At Troy, in addition to lots of large-scale bloody battle scenes, the story augments Paris and Helen's romance with an intriguing liaison between Achilles and the captive, feisty Trojan priestess and niece of King Priam, Briseis (Rose Byrne) whose pluck wins him over and wins her eventual freedom. More love interest lies in the relationship between Hector and his protective wife Andromache (Saffron Burrows) and in their mutual parental concern for their infant son. King Priam's caring for his people and his sons adds emotional heft as does Hector's and Paris' closeness, especially in a stunning and significant encounter with the invading armies' rulers. This pivotal event leads to the superb climactic duel between Hector and Achilles where the use of shields, spears and swords rivals in skill anything from Hong Kong.

Classics-savvy viewers will instantly notice that this version of Homer according to Petersen approaches the tale as a straight historical epic, excising all the original's abundant supernatural references to the gods interfering in the activities of mortals. Without the divine manipulations, the plot gets altered greatly: events encompassing 10 years get compressed into mere weeks and lapses in logic can't be easily explained away. Still, the performers do fine jobs with their parts and look wonderful in their gorgeous costumes and hairstyles, the armour and weaponry particularly eye-catching despite anachronisms. The worst period gaffes appear in the architecture, with motifs and pillars wildly out of place and time, ditto for the prolific statuary, some quite fanciful indeed. A further mistake involved the placing of coins on the eyes of the dead - coins would not be invented until 500 years later!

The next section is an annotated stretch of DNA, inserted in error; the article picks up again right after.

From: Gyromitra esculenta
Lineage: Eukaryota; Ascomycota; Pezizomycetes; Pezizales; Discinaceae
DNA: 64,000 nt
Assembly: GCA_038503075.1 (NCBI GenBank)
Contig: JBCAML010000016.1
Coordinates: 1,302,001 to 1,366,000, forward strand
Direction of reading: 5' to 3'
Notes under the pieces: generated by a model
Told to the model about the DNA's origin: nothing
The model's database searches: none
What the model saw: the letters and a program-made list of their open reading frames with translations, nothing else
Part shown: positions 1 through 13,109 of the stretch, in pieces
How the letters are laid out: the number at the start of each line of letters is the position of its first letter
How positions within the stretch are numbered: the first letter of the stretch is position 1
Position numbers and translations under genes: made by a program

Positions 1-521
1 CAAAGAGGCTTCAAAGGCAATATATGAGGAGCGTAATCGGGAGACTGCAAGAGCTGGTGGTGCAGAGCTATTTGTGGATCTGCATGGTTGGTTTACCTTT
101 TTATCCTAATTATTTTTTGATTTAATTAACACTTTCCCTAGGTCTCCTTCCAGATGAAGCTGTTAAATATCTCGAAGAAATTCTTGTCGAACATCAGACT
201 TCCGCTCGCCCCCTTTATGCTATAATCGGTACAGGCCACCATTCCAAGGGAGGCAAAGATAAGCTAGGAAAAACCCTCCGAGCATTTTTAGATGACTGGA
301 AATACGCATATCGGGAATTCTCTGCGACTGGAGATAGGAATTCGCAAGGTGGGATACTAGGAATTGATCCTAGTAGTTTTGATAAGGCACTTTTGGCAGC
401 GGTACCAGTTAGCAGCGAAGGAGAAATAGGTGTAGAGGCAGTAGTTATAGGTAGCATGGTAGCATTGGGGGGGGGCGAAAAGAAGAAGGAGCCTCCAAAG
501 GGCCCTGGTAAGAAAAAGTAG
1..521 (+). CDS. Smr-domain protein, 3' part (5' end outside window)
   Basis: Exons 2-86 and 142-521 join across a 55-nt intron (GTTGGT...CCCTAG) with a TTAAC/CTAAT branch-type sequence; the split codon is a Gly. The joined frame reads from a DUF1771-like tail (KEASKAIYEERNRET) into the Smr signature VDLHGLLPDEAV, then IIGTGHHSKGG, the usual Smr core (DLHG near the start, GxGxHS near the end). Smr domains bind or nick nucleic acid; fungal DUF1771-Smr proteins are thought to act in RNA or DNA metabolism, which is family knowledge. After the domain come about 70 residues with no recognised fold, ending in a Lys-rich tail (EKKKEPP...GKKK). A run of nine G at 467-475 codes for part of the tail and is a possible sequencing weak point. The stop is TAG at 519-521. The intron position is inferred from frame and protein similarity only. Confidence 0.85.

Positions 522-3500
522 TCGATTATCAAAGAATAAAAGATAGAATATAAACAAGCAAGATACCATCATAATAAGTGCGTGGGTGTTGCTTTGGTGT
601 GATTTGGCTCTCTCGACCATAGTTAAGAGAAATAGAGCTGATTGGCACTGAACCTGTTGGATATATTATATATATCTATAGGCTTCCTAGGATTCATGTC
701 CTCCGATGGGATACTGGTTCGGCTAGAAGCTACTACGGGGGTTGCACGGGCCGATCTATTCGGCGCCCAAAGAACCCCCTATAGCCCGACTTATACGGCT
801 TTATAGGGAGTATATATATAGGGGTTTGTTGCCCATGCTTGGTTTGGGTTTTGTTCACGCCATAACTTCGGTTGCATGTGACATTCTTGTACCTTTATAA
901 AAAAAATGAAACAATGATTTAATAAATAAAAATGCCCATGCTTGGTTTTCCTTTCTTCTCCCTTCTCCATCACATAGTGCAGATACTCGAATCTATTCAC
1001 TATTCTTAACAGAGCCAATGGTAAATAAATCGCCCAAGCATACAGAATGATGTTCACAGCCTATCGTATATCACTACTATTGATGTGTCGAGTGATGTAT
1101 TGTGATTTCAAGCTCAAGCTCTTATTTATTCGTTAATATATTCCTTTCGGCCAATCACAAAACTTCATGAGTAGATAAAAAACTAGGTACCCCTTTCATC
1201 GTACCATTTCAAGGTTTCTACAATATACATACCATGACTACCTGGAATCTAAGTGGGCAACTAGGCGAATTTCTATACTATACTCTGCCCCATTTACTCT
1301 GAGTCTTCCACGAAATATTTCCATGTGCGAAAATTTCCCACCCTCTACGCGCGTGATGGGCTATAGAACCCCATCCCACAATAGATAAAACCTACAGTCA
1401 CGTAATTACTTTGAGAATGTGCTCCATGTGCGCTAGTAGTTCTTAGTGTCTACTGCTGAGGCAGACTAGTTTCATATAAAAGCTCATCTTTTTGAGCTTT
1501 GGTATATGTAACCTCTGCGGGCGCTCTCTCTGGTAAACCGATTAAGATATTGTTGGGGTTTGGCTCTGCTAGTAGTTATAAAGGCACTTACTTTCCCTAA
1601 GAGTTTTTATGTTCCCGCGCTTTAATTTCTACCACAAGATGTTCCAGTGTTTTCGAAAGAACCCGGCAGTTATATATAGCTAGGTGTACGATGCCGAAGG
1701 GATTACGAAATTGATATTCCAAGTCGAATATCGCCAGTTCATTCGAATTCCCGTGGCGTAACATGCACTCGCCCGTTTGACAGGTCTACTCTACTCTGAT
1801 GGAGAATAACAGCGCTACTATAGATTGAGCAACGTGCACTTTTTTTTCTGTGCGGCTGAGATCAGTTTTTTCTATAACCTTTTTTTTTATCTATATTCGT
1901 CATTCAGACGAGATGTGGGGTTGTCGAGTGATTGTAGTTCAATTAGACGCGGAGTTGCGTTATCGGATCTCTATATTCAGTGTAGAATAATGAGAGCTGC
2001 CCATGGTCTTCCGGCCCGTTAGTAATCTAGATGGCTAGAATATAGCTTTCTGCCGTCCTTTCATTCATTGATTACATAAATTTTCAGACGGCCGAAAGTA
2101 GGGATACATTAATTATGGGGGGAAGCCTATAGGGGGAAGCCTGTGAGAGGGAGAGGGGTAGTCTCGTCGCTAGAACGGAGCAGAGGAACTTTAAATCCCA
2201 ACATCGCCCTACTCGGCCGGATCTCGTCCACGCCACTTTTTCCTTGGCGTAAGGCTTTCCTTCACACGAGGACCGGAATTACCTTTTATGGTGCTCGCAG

The attacks on Troy, and of course the famous giant wooden horse (actually a much later interpolation from Virgil's Aeneid), plus crucial fight scenes - all prove exciting to watch with the lead players very appealing in their roles. Ignoring historical inaccuracies - the sets, clothing and the ships look terrific on screen while the lush score splendidly blends a modern orchestra with evocative choral passages and folk instruments. Despite its flaws, Petersen's Troy delivers satisfying, character-driven emotions, opulently detailed visuals, and ancient warfare and martial arts action that, while making a hash out of Homer, serves up a tasty dish nevertheless. While this film may not be remembered down through the ages like its inspirational material, Troy offers some glorious entertainment that hopefully will get people curious enough to read Homer's eternally classic original. Now that would be a really glorious thing! Those taking the time to investigate sources will be astounded by how far the story continues past the destruction of Troy.